About 300 cheetahs are trafficked through Somaliland each year, according to the Cheetah Conservation Fund (CCF), making it the world hub for smuggling animals.
By Fred Harter, Hargeisa
As a vet, Calum Cairns used to treat domestic pets in a rural part of North Yorkshire. Today he cares for 86 cheetahs on the edge of Hargeisa, the capital of Somaliland in east Africa.
“They come to us in a very poor state,” said Cairns, as a group of adolescent cheetahs lounged in the shade of an enclosure behind him. “Normally, they are malnourished and dehydrated.”
About 300 cheetahs are trafficked through Somaliland each year, according to the Cheetah Conservation Fund (CCF), making it the world hub for smuggling animals. All the cheetahs under Cairns’s care in CCF “safe houses” were seized from traffickers who had planned to ship them, via Yemen, to wealthy Gulf countries such as Saudi Arabia and the United Arab Emirates, to feed the trade in exotic pets.
Many die before they reach the Gulf, including six out of 15 cheetah cubs that arrived at CCF’s compounds in March. They were confiscated from smugglers after they were found in a police raid near the border with Ethiopia.
“We try with the facilities and equipment we have, but it’s not always possible to save them due the critical condition they’re in,” said Cairns.
Smaller, less aggressive, and easier to train than lions or leopards, cheetahs have long been symbols of prestige in some Middle Eastern countries where they can fetch up to £12,000 as cubs to be flaunted on Instagram.
Laurie Marker, the head of CCF, said the illicit trade was a key factor driving the species’ decline, together with habitat destruction and conflict with humans. The animals are teetering on the edge of extinction, with fewer than 7,000 left in the wild, down from more than 100,000 a century ago.
“What many people do not realize is that cheetahs don’t breed in captivity,” said Marker. “That means you need to keep going to the wild to bring new animals into the pet trade and the numbers simply can’t sustain it.”
Cheetahs are particularly vulnerable because their natural ranges are much larger than most other predators, meaning they regularly roam outside of protected areas and come into contact with humans. Farmers have been known to kill females threatening their livestock and then sell the cubs.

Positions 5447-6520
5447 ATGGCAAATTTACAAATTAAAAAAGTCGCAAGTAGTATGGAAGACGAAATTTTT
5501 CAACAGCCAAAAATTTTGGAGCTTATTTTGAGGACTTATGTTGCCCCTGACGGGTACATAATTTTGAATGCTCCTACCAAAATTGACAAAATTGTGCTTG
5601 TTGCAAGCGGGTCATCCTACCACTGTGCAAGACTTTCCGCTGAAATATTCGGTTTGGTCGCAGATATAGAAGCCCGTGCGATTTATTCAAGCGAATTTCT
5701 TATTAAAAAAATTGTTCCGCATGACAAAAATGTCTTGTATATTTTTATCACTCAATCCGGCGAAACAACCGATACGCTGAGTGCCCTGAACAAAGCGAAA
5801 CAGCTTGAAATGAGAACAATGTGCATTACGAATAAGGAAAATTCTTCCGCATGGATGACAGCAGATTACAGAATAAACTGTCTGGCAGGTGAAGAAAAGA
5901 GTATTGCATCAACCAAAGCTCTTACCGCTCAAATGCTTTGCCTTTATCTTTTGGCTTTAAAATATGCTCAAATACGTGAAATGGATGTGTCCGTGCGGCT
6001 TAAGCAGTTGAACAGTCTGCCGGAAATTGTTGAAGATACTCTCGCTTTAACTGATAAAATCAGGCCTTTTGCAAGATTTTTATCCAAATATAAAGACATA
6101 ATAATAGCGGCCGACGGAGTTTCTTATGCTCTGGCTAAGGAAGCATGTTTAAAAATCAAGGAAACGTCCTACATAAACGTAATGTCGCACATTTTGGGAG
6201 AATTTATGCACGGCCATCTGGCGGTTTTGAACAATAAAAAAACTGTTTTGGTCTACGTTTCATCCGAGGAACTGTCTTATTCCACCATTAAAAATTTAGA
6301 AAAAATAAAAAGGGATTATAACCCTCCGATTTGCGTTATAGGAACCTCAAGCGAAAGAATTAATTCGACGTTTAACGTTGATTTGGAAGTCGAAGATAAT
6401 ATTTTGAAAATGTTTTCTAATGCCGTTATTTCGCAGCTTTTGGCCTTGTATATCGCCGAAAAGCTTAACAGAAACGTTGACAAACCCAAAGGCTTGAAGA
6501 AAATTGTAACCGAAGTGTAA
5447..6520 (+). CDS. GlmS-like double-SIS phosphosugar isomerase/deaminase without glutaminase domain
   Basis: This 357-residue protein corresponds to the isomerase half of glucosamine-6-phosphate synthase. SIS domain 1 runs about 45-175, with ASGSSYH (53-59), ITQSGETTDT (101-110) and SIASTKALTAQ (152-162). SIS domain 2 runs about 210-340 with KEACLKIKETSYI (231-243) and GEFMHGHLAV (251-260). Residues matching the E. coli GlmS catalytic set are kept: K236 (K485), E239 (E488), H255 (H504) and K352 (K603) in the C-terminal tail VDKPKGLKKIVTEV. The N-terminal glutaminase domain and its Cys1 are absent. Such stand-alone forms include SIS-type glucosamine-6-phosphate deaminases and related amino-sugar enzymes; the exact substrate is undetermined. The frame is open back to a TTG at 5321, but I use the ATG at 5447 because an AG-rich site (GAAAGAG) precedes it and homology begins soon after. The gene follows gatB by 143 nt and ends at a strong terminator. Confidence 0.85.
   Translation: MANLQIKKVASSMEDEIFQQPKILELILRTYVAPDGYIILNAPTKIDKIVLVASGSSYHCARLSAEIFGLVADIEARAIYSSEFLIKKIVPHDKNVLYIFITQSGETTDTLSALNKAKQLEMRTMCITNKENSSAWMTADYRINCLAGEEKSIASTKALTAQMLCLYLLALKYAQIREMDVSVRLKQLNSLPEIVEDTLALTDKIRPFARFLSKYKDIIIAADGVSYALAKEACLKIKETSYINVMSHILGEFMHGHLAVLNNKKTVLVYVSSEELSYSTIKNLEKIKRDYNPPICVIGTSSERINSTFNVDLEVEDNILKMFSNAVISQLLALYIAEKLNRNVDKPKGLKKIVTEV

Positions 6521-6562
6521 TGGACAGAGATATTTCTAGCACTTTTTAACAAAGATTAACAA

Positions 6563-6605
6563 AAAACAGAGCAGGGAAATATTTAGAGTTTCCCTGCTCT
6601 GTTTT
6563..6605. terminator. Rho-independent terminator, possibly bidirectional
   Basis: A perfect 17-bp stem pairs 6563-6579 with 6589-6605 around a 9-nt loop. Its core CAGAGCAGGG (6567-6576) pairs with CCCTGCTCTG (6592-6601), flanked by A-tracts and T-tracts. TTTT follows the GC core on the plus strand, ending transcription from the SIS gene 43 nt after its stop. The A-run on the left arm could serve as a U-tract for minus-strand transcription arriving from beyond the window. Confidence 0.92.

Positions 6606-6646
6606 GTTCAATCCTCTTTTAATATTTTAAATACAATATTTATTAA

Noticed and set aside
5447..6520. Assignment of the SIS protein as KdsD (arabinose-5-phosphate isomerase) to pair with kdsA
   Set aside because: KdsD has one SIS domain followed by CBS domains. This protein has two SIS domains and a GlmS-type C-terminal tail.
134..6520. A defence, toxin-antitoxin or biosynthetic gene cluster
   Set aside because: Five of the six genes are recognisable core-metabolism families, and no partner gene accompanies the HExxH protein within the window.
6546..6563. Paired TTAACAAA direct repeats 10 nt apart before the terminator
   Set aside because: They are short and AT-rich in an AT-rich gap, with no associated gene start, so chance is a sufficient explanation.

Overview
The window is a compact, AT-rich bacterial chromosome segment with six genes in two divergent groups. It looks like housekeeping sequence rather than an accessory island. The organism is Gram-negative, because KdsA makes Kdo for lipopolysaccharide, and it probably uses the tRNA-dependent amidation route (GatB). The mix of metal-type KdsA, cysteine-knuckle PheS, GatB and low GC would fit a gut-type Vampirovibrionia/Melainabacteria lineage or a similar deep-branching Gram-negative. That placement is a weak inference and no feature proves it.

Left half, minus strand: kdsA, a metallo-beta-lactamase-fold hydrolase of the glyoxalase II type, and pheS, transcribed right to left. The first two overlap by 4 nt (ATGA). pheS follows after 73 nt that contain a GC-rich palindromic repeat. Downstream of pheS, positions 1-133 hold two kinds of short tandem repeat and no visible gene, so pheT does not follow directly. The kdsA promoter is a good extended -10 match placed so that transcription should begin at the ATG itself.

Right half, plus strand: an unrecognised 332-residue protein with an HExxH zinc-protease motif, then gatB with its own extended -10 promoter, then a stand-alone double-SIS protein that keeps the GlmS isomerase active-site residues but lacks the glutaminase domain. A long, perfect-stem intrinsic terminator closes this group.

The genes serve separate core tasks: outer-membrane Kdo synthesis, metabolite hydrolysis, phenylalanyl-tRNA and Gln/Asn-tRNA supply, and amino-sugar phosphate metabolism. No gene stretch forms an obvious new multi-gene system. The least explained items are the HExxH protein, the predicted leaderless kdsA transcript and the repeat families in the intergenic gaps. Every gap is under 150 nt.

Some of the trafficked cheetahs stay in Somaliland. At one restaurant with blaring music and flashing lights in downtown Hargeisa, tourists can pay $5 to pose for pictures with a cheetah on a lead. There are also five caged lions. Staff prod the cats with sticks and rattle the bars to get them to move for visitors.
“Yes, it’s illegal to buy and sell cheetahs in Somaliland,” said a worker at the restaurant. “But we’ve never had any problems.”
The wild pet trade is opaque, with long chains of dealers, buyers, and middlemen communicating through encrypted messaging apps, but researchers believe the criminals trafficking cheetahs through Somaliland also smuggle humans, arms, and ivory.
Complicating efforts to protect cheetahs is Somaliland’s status as a de facto state, whose independence from Somalia is not recognized, leaving it unable to ratify international treaties. “We have officers checking at the borders, but you can’t put a guard under every tree,” said Shukri Haji Ismail Bandare, the environment minister.
Captain Zuhur Fathi Muktar, head of the anti-cheetah trafficking unit at Somaliland’s coastguard, said border officials rely on tip-offs from fishermen to catch smugglers. “They drive across the border in 4x4s and put the cubs on boats at night,” she said. “Then they hand them over to middlemen waiting out at sea.”
For decades the burgeoning cheetah trade went unnoticed by authorities, but Somaliland has started to clamp down, handing out hefty fines and jail sentences to wildlife traffickers. So has Saudi Arabia. “The Saudis are tired of being associated with this,” said Marker.
Instagram, which was once flooded with pictures of exotic pets lounging on pool sides and in the back of sports cars, has started to filter the results of searches such as “#petcheetah” while warning users that the posts may involve animal abuse.
The UK’s Department for Environment, Food and Rural Affairs (Defra) is also funding a project, through the CCF, to train police fighting the wildlife trade in Somaliland, Ethiopia, Somalia, and Yemen.
Later this year the 86 cheetahs under the CCF’s care will be moved to an 800-hectare conservation area outside Hargeisa, which will be Somaliland’s first national park and a potential source of tourist revenue.
The CCF’s Marker believes education is key to stemming both the demand for cheetahs in the Gulf and convincing Somalilanders to work with the authorities against the traffickers.
“This species is so vulnerable,” said Marker. “If we don’t stop the trade, the cheetahs will be gone.”
This message was echoed by Bandare. “I know in some places they have a culture of keeping exotic animals as pets, but they need to know they are actually killing wildlife,” said Bandare. “We are also trying to educate people here in Somaliland that, if they lose their livestock to cheetahs, they should report it to us — they should not kill the animals.”
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